Neal Dikeman of Cleantechblog submits: Nasdaq and the US stock exchanges are not dead for cleantech IPO filings, despite the emergence of the AIM exchange in London as the place to list for cleantech, energy tech and environmental companies.
We've had four cleantech filings in the US this year so far, in solar, water, and 2 in ethanol.
Ascent Solar Technologies, Inc. Aventine Renewable Energy Holdings, Inc. Basin Water, Inc. VeraSun Energy Corporation
I 'm going to do a blog column on each of them in the coming weeks, so let's start with VeraSun. You can read their SEC filing here.
VeraSun Energy Corporation (NYSE: VSE Proposed) - Filed for a $150 mm IPO on March 30. Morgan Stanley & Lehman Brothers are the lead underwriters. With $236 mm in revenues and $29. 9 mm in EBITDA in 2005, the company claims to be the 2nd largest ethanol producer in the US. VeraSun has two plants operating, Aurora, SD, a 120 mm g/yr plant, and Fort Dodge, IA, a 110 mm g/yr plant that started in late 2005. They are in construction on another 110 mm g/yr plant in Charles City, IA, and plan to build two more with the proceeds from the IPO. They are targeting 560 mm g/yr by 2008.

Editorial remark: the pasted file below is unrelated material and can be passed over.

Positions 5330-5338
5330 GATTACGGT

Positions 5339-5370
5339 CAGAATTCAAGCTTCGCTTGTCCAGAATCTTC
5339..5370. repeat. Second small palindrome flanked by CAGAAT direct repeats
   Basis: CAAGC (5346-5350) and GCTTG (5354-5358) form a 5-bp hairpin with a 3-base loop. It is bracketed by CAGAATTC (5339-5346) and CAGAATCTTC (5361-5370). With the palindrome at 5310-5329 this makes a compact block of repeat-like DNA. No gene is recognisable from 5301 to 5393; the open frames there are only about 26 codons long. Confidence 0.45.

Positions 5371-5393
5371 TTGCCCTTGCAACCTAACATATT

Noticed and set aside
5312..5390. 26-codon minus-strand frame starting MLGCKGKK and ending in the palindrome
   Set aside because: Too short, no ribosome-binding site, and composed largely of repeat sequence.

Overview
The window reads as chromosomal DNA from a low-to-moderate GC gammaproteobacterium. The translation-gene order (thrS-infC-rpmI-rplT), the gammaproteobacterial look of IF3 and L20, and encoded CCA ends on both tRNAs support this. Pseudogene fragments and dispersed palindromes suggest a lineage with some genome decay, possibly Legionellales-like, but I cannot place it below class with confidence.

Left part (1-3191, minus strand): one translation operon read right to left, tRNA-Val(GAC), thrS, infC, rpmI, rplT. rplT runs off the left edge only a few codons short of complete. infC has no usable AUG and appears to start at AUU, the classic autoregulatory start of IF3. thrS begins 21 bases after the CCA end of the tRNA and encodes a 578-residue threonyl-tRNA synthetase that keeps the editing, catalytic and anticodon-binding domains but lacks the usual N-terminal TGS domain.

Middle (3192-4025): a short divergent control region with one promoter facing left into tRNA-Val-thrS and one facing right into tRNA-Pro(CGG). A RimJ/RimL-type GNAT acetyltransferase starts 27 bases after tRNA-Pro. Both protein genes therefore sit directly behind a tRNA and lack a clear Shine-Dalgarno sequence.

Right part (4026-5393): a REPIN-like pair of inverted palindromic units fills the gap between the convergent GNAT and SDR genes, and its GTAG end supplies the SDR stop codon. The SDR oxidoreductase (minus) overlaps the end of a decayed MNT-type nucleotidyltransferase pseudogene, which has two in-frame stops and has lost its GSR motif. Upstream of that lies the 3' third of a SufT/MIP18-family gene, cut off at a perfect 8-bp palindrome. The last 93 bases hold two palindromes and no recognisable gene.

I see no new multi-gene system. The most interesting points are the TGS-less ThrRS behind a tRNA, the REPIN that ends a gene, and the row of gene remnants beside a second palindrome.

Their process, like most, is a corn fermentation/distallation process. They use a dry milling process, with natural gas as the fuel source and they claim on their website 2.8 gallons of ethanol + 18 lbs of distillers grain per bushel of corn.
Process summary from VeraSun's prospectus:
1. In the dry-mill ethanol process, the corn kernels are first ground into a flour, or “meal,�? and mixed with water in cookers to form a slurry, called “mash.�?
2. In the cooking system, the action of heat liquefies the starch in the corn and enzymes are added to break down the starch to fermentable sugars.
3. The cooked mash is then cooled and pumped to the fermenters where yeast is added. The action of the yeast converts the sugars in the mash into ethanol.
4. The fermented mash is pumped to the distillation system where the ethanol is separated from the non-fermentable solids (the stillage), and water is removed to concentrate the ethanol to a strength of 190-proof (95% ethanol).
5. The ethanol is further concentrated in a molecular sieve dehydrator to a strength of 200-proof (99+% ethanol), to produce fuel-grade ethanol which is then denatured (rendered unfit for human consumption) with gasoline and transferred to storage tanks.
6. The stillage from the distillation system is sent through a centrifuge that separates the coarse grain from the solubles. The solubles are then concentrated in an evaporator system. The resulting material, condensed distillers solubles or “syrup,�? is mixed with the coarse grain from the centrifuge and then dried to produce dried distillers grains with solubles, a high quality, nutritious livestock feed. Some of the distillers grains may bypass the final drying stage and be sold as wet distillers grains with solubles.
They are also selling a branded E85 fuel called VE85 in the Midwest, and have partnered with Ford, as well as GM as part of its Live Green Go Yellow marketing campaign, to promote ethanol fuels. Interesting though it is, the VE85 product accounts for well less than 1/2 a percent of current revenues.